John Derbyshire: Are School Shootings Caused By Toxic De-Masculinization?

My listener is in his mid-thirties. He first attended high school in New York City, in what sounds like one of the outer boroughs: “Italians, Irish, some Hispanics, Blacks, and Jewish people — working class and lower middle class.” Being a nerdy type, he was bullied. He learned martial arts to fight back, and got some peer respect.

Then his parents got rich and the family moved to an upscale suburb. I’ll let him take over here, with some slight editing.

Moving to the suburbs was a complete culture shock. First, all my peers were now Chinese, Indian, Jewish and white with no Hispanics and blacks. Because of my nerdy demeanor and working class background, I was quickly outcasted. But whereas the abuse in NYC was physical, the abuse I suffered now was passive-aggressive. The bullying was more of gossiping, ignoring, stealing items, etc. There was no way for me to fight back physically and prove myself. The one or two times I did, I was labeled by the teachers as a troublemaker and seen by the students as a dangerous element (in today’s environment, I would be stigmatized as a budding school shooter).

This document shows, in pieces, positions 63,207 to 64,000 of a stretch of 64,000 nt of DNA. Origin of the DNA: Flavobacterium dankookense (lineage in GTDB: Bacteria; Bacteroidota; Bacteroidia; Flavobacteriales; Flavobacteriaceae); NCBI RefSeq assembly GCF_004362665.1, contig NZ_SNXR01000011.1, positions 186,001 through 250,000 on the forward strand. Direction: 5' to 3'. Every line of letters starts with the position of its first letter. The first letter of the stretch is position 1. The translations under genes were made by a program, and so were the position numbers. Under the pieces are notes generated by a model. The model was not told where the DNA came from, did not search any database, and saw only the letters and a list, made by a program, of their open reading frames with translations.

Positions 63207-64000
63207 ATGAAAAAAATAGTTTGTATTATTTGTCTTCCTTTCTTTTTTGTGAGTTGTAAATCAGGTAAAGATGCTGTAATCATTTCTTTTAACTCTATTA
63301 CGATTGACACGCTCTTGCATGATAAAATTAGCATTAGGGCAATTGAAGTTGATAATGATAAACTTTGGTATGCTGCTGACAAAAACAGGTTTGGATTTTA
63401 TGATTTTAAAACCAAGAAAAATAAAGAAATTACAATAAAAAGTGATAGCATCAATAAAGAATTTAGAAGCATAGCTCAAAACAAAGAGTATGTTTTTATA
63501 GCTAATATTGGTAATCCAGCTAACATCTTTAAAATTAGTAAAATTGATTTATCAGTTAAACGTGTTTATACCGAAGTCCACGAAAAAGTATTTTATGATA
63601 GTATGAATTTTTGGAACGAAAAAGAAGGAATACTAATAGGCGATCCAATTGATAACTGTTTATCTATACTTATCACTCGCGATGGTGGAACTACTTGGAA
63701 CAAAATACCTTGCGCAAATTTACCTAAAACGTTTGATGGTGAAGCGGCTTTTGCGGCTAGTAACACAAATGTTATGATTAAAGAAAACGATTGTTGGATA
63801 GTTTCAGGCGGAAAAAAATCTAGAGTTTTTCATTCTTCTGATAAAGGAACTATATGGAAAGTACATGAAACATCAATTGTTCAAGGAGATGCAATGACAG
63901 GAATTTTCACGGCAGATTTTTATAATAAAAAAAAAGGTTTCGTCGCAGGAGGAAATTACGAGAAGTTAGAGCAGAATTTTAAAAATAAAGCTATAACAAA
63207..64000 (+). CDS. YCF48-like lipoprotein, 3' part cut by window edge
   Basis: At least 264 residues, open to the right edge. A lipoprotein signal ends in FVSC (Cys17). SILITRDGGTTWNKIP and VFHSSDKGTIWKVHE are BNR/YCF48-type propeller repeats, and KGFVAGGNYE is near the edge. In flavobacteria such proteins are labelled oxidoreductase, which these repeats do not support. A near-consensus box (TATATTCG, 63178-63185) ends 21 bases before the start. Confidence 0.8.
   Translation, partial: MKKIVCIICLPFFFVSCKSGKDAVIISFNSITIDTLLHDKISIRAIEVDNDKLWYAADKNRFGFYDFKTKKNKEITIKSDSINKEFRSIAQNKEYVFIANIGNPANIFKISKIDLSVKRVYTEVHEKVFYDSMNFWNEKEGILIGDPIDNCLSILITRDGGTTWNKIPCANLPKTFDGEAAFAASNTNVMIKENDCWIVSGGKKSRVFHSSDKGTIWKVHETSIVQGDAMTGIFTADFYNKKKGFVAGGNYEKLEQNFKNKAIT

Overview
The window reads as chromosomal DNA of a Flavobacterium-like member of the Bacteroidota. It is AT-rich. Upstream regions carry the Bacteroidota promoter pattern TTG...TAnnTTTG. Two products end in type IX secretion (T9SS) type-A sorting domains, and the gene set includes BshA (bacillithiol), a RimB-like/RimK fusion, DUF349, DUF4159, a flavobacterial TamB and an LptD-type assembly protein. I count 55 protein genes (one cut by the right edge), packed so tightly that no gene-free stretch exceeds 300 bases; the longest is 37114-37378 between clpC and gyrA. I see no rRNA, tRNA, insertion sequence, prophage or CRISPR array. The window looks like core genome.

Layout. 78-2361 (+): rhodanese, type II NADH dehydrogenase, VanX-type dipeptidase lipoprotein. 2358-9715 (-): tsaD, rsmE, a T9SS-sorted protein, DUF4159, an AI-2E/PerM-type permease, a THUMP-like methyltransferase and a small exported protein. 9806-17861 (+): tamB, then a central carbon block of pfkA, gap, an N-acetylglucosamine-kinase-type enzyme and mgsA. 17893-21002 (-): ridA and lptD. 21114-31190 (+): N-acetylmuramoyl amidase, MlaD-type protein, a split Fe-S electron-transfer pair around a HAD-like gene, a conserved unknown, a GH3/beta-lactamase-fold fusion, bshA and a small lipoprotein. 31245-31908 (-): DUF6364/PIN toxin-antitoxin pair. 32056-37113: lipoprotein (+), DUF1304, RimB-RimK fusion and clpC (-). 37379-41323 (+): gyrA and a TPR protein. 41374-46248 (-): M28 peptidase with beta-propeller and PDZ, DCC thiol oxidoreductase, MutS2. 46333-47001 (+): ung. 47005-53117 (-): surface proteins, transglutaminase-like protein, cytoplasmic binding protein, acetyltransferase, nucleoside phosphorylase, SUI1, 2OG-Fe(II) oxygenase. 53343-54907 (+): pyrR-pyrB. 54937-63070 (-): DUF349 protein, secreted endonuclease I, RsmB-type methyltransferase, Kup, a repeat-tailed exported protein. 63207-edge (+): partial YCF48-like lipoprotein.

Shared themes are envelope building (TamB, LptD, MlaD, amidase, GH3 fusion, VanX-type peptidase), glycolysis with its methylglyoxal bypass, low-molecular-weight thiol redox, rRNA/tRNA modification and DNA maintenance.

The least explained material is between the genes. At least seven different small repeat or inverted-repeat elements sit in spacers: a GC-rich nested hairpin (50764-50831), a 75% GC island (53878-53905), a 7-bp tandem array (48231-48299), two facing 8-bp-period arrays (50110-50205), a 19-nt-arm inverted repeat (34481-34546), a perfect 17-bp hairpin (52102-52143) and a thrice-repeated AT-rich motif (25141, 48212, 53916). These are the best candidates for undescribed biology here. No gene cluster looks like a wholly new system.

Luckily, I got a better social environment in college and made some lasting friends. But my high school experience puzzled me. I always pondered why the environment was so passive-aggressive.

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